A program never offered before by any Seventh-day Adventist college or university — a master of arts in Jewish-Christian studies — begins in May 2020. This degree explores the parallel histories of the Christian and Jewish communities from the birth of Jesus until today, and investigates the large body of Jewish literature that imparts a clearer interpretation of the Old and New Testaments.
Courses include Jewish Life and Thought; the Great Controversy; the Covenant, Law, and Sabbath; History of Jewish Experience; and seminars in Classical Jewish Literature from the Old and New Testament time frames. In addition, traditional Adventist topics such as the doctrine of the sanctuary and studies in Daniel and Revelation reflect overlooked ties to a Torah-based foundation. Designed for non-traditional students, rather than requiring students to live on campus, classes will be held on campus for four weeks each May, with the remainder of class time being online. At the end of five years, students will earn their M.A. degree while remaining employed.
The vision for this degree arose as Alexander Bolotnikov, Ph.D., a Jewish rabbi turned Adventist pastor, with a doctorate in rabbinic literature, saw an alarming increase of Seventh-day Adventists converting to Judaism in recent years. “Many Adventists are drawn to the Hebrew roots of their faith, yet common misunderstandings about Judaism raise questions and concerns when many pastors are asked questions about Jewish topics. This is unfortunate,” said Bolotnikov of the North American Division’s Shalom Learning Center. “I decided I should learn what my heritage meant to be Jewish, because I was raised as a communist, not a Jew. So, I went to the yeshiva. When I became a believer in Jesus, the only Christian church I could join without compromising Scripture was Seventh-day Adventist. “What I learned in the yeshiva has anchored me within Adventism. Thus, my dream developed of bringing together instructors and a curriculum that equips Adventists to interact effectively with both secular and religious Jews, while also addressing the attrition of our people to Messianic congregations and Jewish communities like Chabad. The Jewish people are part of God’s family waiting to be introduced to their Messiah.”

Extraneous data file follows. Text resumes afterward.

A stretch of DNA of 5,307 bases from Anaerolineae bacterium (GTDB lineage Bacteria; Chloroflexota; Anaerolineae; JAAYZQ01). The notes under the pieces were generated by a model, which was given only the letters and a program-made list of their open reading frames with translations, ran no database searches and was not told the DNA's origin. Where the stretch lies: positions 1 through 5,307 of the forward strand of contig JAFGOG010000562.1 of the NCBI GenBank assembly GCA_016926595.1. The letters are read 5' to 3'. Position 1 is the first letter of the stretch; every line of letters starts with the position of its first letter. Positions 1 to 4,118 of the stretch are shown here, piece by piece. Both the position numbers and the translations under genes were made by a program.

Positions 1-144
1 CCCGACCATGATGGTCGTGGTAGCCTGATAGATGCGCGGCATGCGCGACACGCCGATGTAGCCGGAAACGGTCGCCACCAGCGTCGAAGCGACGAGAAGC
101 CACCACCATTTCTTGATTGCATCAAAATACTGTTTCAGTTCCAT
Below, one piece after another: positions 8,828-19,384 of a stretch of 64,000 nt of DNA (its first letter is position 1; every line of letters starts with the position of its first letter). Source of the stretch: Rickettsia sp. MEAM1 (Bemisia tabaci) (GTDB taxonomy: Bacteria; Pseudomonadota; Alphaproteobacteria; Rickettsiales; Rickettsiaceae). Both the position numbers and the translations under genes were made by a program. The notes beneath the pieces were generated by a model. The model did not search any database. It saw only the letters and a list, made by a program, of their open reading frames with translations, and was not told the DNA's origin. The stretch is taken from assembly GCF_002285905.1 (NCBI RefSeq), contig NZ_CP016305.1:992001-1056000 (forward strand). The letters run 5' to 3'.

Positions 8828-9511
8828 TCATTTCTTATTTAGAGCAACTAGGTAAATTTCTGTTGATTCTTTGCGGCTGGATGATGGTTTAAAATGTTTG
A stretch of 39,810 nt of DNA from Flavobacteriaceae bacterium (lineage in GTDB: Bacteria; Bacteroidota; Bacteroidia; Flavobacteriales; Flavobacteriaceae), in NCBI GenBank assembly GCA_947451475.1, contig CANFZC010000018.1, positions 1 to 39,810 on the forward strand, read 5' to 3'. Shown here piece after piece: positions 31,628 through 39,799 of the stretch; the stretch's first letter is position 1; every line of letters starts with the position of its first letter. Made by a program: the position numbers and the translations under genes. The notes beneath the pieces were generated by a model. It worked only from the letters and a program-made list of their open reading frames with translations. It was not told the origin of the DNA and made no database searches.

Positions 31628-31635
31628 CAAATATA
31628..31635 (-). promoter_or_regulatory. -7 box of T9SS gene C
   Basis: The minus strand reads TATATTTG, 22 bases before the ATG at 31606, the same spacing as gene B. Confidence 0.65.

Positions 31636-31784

“The time has come when the Jews are to be given the light of the last Gospel message,” Ellen White, Manuscripts, 87-1907.13.
is the director of church growth, evangelism training, and Jewish ministries at the Southern Union Conference in Peachtree Corners, Georgia, and the director of Jewish ministires for the North American Division in Columbia, Maryland.
is the director of Jewish ministries for the Pacific Union Conference.
Southern Union | December 2019